The second cow stood with its back arched, tail raised, and a far-away look in her eyes. Janet expected it would not be too much longer, but was slightly fearful of expecting too much. From sixty cows she had sixty-one calves - two sets of twins - with nothing more serious than some frostbite to two sets of young ears. Things had gone especially well so far and she didn't want to jinx anything on this last calf.
After several minutes the cow relieved herself. She looked around at Janet then walked over near the horse corral, lay down and began to chew her cud. Margaret would have been impressed by the string of verbal abuse her daughter aimed at the cow – but not favorably.
Janet had no desire to return to the house, and another argument with her mother, so she decided to take a turn around the small pasture holding the twenty yearling steers. Perhaps by the time she had checked the fence the tardy cow would be ready to begin a birthing.
The small pasture was empty! The wire gate lay flat beside the trail of hoof prints in the mud. For different reasons Janet and her husband shared a dream of future independence. It was a dream she could see and touch every day in the small herd of steers. Now the dream – and the herd – had evaporated.
Immediately, Janet blamed herself. She had brought a wagonload of hay to them that morning on the still frozen ground and must have left the gate open when she left. As she hurried back to the buildings, she tried to remember the events surrounding her leaving the yearling pasture and going through the gate.
At the barn she put a bridle on Ben. He was fifteen years old, a horse Mat had raised, trained, and brought with him from his father's D-bar-K. He was the easiest to handle of the four horses Janet had available to her – an important consideration, since she did not have a saddle. At fifteen hundred pounds he was also the smallest of the four and the easiest for a twenty-year-old, one-hundred-and-twenty-pound woman to mount and sit on.
As she turned to leave the barn, Janet thought about how unpredictable the spring weather could be and grabbed a saddle blanket - an old wool blanket folded into a square - and put it on Ben. She certainly didn't need anything to improve the comfort of Ben's wide back, but if the weather should turn, the blanket might help to keep her warm until she could make it home.
At the house she told her mother that she would be gone looking for the steers. Her mother was flabbergasted.
"You can't leave us here by ourselves!"
Janet sighed. "I won't be gone long, Mother. There's nothing out there for them to eat yet, so I'm sure they won't go far."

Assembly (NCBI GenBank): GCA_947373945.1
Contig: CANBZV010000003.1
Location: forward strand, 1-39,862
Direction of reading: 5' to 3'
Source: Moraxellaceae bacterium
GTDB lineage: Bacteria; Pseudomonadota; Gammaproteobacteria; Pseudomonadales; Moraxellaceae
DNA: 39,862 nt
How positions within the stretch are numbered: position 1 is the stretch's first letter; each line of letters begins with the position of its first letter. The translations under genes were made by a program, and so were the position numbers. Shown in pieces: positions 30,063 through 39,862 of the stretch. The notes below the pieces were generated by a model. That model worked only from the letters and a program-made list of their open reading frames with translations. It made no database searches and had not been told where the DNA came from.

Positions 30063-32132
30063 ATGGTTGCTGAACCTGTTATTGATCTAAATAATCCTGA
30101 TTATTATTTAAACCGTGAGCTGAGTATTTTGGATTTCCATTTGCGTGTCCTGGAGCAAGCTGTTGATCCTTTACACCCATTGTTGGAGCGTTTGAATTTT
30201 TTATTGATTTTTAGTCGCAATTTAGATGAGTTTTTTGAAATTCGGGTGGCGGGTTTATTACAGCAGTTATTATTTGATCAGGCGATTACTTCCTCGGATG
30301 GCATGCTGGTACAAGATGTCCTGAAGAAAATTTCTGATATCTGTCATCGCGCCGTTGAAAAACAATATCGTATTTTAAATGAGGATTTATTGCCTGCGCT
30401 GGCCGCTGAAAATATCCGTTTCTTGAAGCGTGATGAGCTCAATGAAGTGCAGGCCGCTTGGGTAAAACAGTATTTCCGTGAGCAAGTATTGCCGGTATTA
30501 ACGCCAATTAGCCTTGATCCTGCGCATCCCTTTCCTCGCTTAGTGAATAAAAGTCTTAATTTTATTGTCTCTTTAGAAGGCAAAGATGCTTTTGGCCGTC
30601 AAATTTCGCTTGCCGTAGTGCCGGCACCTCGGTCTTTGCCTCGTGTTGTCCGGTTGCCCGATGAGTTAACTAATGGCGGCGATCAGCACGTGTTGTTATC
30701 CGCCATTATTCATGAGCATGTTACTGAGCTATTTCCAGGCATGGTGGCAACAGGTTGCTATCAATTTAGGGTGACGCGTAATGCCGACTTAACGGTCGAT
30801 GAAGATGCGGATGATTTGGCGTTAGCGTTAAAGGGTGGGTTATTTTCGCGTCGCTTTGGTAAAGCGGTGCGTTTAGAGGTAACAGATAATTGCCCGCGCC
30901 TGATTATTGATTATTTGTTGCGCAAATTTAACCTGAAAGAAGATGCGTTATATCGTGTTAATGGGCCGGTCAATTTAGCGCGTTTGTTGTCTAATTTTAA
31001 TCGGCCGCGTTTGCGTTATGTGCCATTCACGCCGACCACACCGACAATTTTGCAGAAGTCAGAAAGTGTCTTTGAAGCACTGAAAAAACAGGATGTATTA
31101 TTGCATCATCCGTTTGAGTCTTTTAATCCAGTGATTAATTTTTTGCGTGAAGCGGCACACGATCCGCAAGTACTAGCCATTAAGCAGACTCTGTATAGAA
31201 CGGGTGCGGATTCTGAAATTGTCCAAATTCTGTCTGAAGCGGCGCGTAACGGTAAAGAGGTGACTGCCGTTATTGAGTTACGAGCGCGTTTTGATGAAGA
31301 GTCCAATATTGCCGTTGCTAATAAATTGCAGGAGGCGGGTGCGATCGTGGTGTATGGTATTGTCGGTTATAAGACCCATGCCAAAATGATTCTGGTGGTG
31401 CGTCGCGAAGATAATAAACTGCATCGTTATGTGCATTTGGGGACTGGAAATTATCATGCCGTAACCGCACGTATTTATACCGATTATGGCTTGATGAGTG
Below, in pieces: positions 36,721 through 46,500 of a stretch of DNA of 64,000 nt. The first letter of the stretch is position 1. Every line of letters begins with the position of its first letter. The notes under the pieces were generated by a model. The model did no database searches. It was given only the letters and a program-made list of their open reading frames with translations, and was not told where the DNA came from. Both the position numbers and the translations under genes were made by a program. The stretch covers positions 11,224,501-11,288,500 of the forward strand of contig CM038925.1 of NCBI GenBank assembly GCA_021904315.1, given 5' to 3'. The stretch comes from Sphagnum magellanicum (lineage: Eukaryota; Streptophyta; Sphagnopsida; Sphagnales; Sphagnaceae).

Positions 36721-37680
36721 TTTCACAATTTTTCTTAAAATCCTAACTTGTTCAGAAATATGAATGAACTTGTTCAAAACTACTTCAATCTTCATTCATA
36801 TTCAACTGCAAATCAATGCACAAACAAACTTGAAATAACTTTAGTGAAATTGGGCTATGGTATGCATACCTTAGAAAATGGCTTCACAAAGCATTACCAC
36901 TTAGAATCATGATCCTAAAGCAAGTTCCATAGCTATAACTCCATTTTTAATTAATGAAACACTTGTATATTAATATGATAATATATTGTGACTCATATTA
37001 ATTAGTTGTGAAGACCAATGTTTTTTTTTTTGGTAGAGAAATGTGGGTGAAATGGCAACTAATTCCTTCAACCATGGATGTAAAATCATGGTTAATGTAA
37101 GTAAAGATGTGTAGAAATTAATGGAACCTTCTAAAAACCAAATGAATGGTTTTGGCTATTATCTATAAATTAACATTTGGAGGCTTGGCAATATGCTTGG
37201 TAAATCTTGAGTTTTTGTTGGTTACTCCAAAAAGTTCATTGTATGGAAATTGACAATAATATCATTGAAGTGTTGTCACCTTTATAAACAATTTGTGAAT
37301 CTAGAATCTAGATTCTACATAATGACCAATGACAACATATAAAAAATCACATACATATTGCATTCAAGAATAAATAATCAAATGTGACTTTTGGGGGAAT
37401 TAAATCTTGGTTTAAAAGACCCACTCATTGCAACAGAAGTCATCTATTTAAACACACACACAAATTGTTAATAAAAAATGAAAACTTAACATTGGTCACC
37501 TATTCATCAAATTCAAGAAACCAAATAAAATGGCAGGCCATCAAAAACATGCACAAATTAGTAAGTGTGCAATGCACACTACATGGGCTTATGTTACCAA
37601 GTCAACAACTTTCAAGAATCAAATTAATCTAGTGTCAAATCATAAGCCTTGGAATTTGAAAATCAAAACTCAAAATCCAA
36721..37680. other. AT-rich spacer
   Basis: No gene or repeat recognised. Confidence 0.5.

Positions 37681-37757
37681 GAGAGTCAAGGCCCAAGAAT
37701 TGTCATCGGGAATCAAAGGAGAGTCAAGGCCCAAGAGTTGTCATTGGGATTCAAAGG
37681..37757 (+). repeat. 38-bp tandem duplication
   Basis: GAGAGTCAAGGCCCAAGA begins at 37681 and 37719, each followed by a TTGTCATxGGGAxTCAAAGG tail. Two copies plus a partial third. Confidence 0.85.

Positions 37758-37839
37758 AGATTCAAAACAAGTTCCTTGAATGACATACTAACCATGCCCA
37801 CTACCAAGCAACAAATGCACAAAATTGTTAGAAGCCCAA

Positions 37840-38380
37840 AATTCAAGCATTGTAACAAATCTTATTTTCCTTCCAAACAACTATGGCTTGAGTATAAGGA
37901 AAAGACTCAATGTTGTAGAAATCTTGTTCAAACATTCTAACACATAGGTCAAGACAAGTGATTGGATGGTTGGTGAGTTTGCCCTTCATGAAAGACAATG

"Well, if there is nothing for them to eat, leave them alone and they will come home. It's just irresponsible to leave a little baby - your baby - and an old woman by themselves in this wilderness."
"We need every one of those steers, Mother. They mean money to pay off our loan. You have been spoiling my baby quite well with me on the place. I'm sure you can continue just as well by yourself for a few hours." Janet reached behind the door and picked up the Winchester. From the shelf above it she took a box of shells and dumped a few in her hand which she dropped in the pocket of her father's old coat.
"Well! That certainly doesn't sound like gratitude! And why do you need to take that awful gun."
"Because it would not be very bright to go off by myself in this country without one. And you certainly won't use it." Janet leaned down and kissed her son. "Try not to take Grandma too seriously, Mark." She stood and turned to the door. "Bye, you two."
As she followed the trail of the yearlings, Janet thought once more about leaving their pasture that morning. She was sure she had closed the gate, but perhaps she was remembering one of the many other mornings when she had done exactly the same job. If she had not put so much of her attention into recreating the earlier events, or in condemning herself for her stupidity, she may have paid closer attention to the trail.
When she had been on the trail for more than an hour, she began to look closer at the tracks. The steers were still moving in a bunch, but should have been wandering, some of them heading back to the ranch where they had been receiving regular feed through the winter.
It was then that she saw the tracks of a horse. And then more. At least two, and possibly three or four horses. The steers were not wandering because they were being driven. They had not gone through a gate she had left open. They had been stolen.
She brought Ben to an abrupt halt and looked around. She was already well up into the hills and the sun had disappeared. As she thought about how she should proceed she buttoned her coat. For her to follow and return wandering steers was one thing. To follow rustlers was something else again, and not something she believed she could handle.
There was no reason for the rustlers to go west and north as they had been traveling. They would want to sell the animals, and there was nothing in the direction they were traveling except higher and higher mountains. Therefore, they would have to turn north toward the Yellowhead Trail and the new railroad, or perhaps turn back east and toward one of the larger settlements.
Janet decided to follow a little longer and find out which direction they would turn. Matt would be home from his trap line soon and perhaps he could discover where the animals had been sold if Janet could tell him the best places to look. They needed those steers. She urged Ben forward, but now they traveled much slower.